More central banks turn their backs on easier monetary policy conditions
The global supply chain remains strained: a textbook example of the downside risk to global interconnectivity, which, for over three decades allowed for more efficient allocation of global production factors. The persistent supply constraints contributed to upward price pressures, which are lasting longer than initially anticipated. As a result, the word “transitory” is now used more sparingly when it comes to the expression of inflation views, both by market participants and central banks. In a number of emerging markets, the resultant longer-lasting spike in inflation forced central banks to respond. Monetary policy tightening is also gaining traction in advanced economies, though at a more pedestrian pace. In stark contrast, the upside-down response by the Turkish central bank, as it cut rates by a further 200 basis points (bps) in the face of sky-high inflation (which has averaged 17% over the past calendar year) offers a textbook example of macro policy mismanagement as a result of political interference.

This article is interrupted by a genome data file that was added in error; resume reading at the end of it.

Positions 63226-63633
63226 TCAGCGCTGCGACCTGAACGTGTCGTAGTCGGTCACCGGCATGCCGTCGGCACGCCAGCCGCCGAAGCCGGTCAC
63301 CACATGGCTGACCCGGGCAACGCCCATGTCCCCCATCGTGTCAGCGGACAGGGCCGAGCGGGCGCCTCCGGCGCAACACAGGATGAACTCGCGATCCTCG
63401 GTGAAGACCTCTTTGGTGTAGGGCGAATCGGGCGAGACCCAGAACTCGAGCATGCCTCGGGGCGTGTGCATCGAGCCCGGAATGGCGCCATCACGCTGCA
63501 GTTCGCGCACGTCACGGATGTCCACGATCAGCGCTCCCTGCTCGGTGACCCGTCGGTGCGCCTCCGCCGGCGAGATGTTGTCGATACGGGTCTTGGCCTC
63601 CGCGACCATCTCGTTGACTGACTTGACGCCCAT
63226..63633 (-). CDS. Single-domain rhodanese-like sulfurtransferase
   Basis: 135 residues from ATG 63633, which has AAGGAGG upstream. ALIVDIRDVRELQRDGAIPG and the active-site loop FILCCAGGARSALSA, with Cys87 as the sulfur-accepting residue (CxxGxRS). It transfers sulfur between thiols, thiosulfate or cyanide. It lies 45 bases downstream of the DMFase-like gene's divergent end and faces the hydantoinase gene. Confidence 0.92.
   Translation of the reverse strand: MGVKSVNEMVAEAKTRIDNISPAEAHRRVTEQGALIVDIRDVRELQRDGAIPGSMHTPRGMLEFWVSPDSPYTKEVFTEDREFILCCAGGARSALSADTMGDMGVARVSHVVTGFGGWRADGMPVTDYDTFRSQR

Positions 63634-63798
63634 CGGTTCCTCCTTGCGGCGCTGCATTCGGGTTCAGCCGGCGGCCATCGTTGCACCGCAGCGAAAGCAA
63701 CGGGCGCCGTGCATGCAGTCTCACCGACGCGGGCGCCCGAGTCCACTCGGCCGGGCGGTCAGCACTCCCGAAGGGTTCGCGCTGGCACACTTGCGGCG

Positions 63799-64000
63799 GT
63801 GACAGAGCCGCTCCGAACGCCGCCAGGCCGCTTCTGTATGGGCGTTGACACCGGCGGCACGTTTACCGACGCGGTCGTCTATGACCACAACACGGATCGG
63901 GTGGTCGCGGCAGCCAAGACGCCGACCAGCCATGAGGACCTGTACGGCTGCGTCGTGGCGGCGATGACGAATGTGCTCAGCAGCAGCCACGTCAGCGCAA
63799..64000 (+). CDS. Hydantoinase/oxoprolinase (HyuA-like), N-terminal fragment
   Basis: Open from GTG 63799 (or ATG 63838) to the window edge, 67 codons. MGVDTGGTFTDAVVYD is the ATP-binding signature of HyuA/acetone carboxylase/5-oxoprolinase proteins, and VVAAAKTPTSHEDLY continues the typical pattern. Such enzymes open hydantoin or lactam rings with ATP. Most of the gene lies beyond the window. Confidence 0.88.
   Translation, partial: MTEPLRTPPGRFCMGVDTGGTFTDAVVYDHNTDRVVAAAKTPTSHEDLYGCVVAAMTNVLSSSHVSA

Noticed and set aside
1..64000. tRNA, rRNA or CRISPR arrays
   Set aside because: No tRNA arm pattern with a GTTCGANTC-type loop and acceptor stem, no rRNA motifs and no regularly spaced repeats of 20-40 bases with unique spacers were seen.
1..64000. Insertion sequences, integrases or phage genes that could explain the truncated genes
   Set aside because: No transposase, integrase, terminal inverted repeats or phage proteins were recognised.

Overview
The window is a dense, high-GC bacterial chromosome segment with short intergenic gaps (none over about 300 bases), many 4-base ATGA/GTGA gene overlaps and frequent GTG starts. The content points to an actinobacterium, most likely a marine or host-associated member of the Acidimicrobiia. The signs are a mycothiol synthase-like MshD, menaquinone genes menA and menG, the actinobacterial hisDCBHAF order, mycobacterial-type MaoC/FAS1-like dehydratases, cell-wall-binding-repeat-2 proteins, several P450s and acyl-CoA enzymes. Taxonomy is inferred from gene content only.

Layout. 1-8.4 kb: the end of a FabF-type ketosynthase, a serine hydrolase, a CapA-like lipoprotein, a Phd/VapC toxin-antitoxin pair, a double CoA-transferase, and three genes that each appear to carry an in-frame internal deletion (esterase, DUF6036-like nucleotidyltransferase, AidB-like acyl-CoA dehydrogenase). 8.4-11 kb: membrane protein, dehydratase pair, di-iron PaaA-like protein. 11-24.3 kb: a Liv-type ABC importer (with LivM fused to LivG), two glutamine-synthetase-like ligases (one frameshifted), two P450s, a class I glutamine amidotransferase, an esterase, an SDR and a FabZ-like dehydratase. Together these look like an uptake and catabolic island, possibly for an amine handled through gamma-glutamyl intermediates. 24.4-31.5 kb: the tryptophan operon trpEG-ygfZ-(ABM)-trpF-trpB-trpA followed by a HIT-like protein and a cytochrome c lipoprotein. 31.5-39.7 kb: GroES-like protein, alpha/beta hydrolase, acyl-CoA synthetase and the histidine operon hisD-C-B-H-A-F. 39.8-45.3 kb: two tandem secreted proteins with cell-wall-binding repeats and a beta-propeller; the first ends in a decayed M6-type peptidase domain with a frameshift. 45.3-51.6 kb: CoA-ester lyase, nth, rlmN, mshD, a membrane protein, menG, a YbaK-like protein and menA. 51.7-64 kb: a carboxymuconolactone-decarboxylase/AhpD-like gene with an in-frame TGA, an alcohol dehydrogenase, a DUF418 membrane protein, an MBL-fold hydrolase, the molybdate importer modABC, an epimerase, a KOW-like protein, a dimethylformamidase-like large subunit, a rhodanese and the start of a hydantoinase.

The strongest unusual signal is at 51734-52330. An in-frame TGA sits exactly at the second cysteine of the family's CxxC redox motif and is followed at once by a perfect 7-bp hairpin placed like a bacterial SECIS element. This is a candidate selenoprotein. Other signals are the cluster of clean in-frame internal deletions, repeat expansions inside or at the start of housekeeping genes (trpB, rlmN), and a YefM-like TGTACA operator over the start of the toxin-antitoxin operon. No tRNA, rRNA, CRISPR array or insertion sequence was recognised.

Figure 1: Central bank policy rate changes versus inflation
Source: Bloomberg, Futuregrowth
Bond markets respond to rising inflation concerns
The rising inflation concerns also forced financial markets to look for an earlier and more aggressive monetary policy response. This is reflected by faster-rising bond yields in the majority of advanced and emerging economies. The sharp increase of US Treasury yields in October (with two year-yields almost doubling to 0.5%) is particularly noteworthy as it anticipates the taper of the long-awaited and well-telegraphed US Federal Reserve’s USD120 billion a month bond-buying programme. While inflation may have surprised with its persistent elevated levels, poor bond market valuation was a sure sign that yields only have one way to go: upwards. This is less obvious in the case of the majority of countries in the emerging market group, where the general level of bond yields appears to reflect less complacency - both in terms of inflation and monetary policy expectations - while valuation relative to global reference rates seem reasonable.